I mentioned, at the start of this section on movies, that Spanish cinema is full of nudity. Well, so far, I have done well to avoid it. But in this last recommendation, that goes out the door. The movie is called ‘Lucía y El Sexo’. Obviously, a movie with sex in the title is likely to have nudity. But I don’t recommend the movie because of the nudity. This movie is really good. It is intriguing and mysterious. There are plot twists and things aren’t as they seem. If you like a movie that doesn’t follow the typical formula, this is great.
If you do decide to practice your Spanish with movies then, in order, try first with English subtitles, then with Spanish subtitles and then without.
To finish off this section, I have to offer a word of warning about practising with Spanish movies, don’t be too disheartened if you can’t follow the Spanish—normally it’s fast, colloquial and muffled.
It is much better to practice your listening comprehension in a one-on-one situation with a native Speaker.
16. Spanish is a great “gateway language”
When I say “gateway language” what I mean is that if you successfully learn Spanish it could be a catalyst for you to go on and learn 3, 4 or even 10 other languages.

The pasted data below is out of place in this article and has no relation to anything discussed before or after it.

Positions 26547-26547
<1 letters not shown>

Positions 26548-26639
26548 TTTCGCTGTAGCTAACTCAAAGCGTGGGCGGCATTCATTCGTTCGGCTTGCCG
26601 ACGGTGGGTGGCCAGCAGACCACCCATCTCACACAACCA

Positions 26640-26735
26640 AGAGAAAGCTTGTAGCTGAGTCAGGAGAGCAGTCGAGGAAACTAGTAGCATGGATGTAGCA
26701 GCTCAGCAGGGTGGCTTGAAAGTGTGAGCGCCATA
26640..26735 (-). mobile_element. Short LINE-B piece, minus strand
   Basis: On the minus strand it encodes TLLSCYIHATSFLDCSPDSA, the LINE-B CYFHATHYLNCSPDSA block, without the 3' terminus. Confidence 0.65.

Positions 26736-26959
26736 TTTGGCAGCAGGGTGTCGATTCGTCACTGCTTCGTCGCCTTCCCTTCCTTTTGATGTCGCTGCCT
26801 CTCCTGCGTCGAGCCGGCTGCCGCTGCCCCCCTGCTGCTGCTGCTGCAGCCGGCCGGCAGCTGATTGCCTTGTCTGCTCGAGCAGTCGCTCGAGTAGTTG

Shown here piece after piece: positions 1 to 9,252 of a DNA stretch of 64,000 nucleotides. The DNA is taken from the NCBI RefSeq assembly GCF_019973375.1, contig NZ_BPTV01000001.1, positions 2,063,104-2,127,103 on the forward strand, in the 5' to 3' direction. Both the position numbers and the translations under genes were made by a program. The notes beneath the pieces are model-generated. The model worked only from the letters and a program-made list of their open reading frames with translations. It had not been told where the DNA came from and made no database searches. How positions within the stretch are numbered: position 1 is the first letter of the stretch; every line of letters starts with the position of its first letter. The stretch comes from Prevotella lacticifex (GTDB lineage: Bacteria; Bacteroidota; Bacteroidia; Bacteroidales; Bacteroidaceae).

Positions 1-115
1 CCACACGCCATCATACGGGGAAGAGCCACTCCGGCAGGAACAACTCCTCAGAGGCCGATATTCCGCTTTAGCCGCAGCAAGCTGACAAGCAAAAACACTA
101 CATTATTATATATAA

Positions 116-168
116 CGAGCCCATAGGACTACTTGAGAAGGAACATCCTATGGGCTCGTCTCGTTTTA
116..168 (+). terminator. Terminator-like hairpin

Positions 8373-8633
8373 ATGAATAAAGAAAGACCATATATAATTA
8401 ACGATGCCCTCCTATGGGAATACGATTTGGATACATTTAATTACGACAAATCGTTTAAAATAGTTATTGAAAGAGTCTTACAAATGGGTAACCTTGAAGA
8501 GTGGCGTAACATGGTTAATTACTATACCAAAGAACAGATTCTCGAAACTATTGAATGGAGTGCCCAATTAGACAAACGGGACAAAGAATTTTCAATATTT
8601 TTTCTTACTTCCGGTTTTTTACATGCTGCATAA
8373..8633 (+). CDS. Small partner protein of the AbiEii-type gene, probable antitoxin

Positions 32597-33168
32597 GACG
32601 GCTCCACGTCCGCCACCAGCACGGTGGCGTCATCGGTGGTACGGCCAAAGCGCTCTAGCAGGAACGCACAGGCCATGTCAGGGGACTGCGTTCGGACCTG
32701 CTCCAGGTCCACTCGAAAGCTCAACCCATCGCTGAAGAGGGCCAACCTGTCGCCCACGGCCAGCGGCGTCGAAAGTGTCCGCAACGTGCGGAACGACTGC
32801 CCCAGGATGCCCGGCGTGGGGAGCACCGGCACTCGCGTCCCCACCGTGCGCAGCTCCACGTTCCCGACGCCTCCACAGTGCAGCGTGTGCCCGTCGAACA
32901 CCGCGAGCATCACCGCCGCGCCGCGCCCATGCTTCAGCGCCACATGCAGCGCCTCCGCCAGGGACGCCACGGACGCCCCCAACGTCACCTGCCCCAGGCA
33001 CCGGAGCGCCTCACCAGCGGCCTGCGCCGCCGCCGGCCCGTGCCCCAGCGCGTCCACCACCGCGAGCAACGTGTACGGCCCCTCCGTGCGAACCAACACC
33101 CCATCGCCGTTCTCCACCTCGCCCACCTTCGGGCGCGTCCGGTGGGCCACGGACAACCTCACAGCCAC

This is a controversial point because it could be argued that the requirement for a “gateway” into language learning is that you are simply motivated to start.
Said in another way, if you are really interested in learning Mandarin then it is a very backwards strategy to start learning Spanish in order to learn Mandarin.
But, conversely, if you are undecided on a language to start with and simply looking to learn a language in general, Spanish should be right at the top of the list. Why? Because Spanish is the 500-pound weight. (see point 10)
When I chose Spanish it was because I thought that languages like Japanese, Mandarin or Russian would be simply too hard for me to get any traction with and hence I would be more likely to quit.
Starting with Spanish could give you the confidence to realise that there is no such thing as a natural language learner and that you could move on to other languages once you have learnt how to learn.
Internet famous polyglot Benny Lewis got his start with Spanish and then went on to learn 8 and 6 other languages respectfully. Personally, after studying Spanish for 12 years, I now have spent two years learning French and I’m also considering learning Italian or German next.
17. Learn about another culture and in turn learn about your own
I mentioned earlier that when you study another language you learn about your own. This is also true for culture.
In fact, this has been one of the most fascinating parts of learning another language. You get to see how another culture approaches simple things like drinking at the pub or big things like how to have a wedding.
At the very start of the post, I mentioned that I was living with blinkers on. This is what I was talking about. I thought for a long time that the way things are done here are the ways things are done everywhere.